Physiotherapy students had significantly lower Fear Avoidance Beliefs Questionnaire scores than nursing students [p≤ 0.05]. Hence, physiotherapy students have less negative beliefs towards low back pain than nursing students. [graph 1]


The results of this study indicate that student nurses had more negative beliefs about the inevitable consequences of low back pain, as well as displaying more fear-avoidant tendencies about physical activity in their day-to-day lives when compared to their physiotherapy counterparts.  Similar results were found in a study which reported that nursing students had significantly more negative back pain beliefs than physiotherapy students [12]. These differing attitudes and beliefs may be rooted in a number of factors, including level of pain knowledge, as physiotherapy students had a greater knowledge of chronic pain mechanisms when compared to nursing students[7]. Furthermore, this study indicates that the nursing students had significantly more negative beliefs than physiotherapy students regarding the work activity and how it might affect the individual. As more negative beliefs are observed amongst nursing students, finding out the reason for this is important.  Nurses are an integral part of the healthcare team and considering the influence a clinician has on the attitudes and beliefs of patients'‚ it is important to know their beliefs towards low back pain [15, 16].  Different methods have been used to improve the attitudes and beliefs of student healthcare professionals and general population in the past, such as campaigns on back pain [17, 18], teaching modules [19] and information booklets[20].  It has been found previously that a module devoted to low back pain helps improve the attitudes and beliefs of physiotherapy students [19], it can be investigated in the future whether this would also pertain to other healthcare degree students, especially nursing. This might not only improve the perceptions of low back pain amongst nursing students, but also, in turn, be of benefit to patients they manage in the future[7].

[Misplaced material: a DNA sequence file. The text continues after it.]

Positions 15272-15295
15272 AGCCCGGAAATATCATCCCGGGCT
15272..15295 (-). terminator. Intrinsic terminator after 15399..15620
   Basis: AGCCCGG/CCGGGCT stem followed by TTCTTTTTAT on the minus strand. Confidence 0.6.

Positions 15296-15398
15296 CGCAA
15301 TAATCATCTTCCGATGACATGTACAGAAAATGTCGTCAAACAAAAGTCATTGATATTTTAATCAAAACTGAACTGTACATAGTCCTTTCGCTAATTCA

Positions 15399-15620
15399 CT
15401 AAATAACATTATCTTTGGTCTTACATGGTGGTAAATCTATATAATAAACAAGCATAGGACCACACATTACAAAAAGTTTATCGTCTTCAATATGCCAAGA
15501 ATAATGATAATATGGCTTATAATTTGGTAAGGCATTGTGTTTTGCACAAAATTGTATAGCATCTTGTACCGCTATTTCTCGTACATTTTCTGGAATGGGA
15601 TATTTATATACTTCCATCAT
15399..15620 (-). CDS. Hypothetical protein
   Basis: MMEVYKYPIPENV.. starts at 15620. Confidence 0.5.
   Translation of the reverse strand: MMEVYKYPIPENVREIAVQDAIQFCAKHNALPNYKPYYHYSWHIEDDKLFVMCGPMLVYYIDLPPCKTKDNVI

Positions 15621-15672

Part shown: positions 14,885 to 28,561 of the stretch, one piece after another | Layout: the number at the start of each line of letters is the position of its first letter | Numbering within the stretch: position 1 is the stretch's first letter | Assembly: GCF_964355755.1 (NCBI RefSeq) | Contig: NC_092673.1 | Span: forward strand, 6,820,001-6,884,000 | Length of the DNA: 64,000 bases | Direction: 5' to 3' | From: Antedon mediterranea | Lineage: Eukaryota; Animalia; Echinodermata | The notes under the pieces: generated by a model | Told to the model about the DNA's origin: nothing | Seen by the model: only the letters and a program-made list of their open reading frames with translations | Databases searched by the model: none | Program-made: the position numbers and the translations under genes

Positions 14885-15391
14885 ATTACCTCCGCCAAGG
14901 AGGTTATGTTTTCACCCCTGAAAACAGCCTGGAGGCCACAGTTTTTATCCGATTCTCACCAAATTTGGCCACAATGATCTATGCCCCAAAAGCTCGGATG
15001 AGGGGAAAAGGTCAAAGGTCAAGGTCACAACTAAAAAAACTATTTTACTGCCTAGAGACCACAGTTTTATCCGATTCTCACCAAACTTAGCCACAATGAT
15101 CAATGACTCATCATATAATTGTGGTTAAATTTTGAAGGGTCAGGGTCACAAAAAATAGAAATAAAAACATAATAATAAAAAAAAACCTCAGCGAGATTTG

Limitations: Generalizability of results is a limitation of this study. Only one city in one country is represented in this study, limiting generalizability.  Confounding factors such as curricula and level of pain knowledge were not accounted for, and factors which can in turn shape the beliefs and attitudes an individual may hold about low back pain[19].

Conclusion: Results from this study show that differences exist in the beliefs of physiotherapy and nursing students toward low back pain. Physiotherapy students had less negative low back pain beliefs while nursing students had more negative beliefs.  This finding highlights the need for education for nurses to promote positive beliefs towards low back pain. Further research is required to provide evidence based recommendations of how to address these contrasting beliefs.


We thank support from Dr. Rachana Dabadghav (Assistant Professor and research coordinator at Sancheti Institute College of Physiotherapy), Dr. Ashok Shyam (MS Ortho) and Dr. Parag Sancheti (Chairman of Sancheti Hospital) for their expert guidance.  The authors wish to acknowledge all the participants of this study for their co-operation, giving us their valuable time and allowing us to conduct this study. Authors acknowledge the immense help received from the scholars whose articles are cited and included in references of this manuscript. The authors are also grateful to authors / editors / publishers of all those articles, journals and books from where the literature for this article has been reviewed and discussed. Lastly, I would like to make a special mention for the active technical support by my mother, Prof. Pragna Sheth and my colleague Mr. Deep Shah.

Source of funding: none

Conflict of interest: none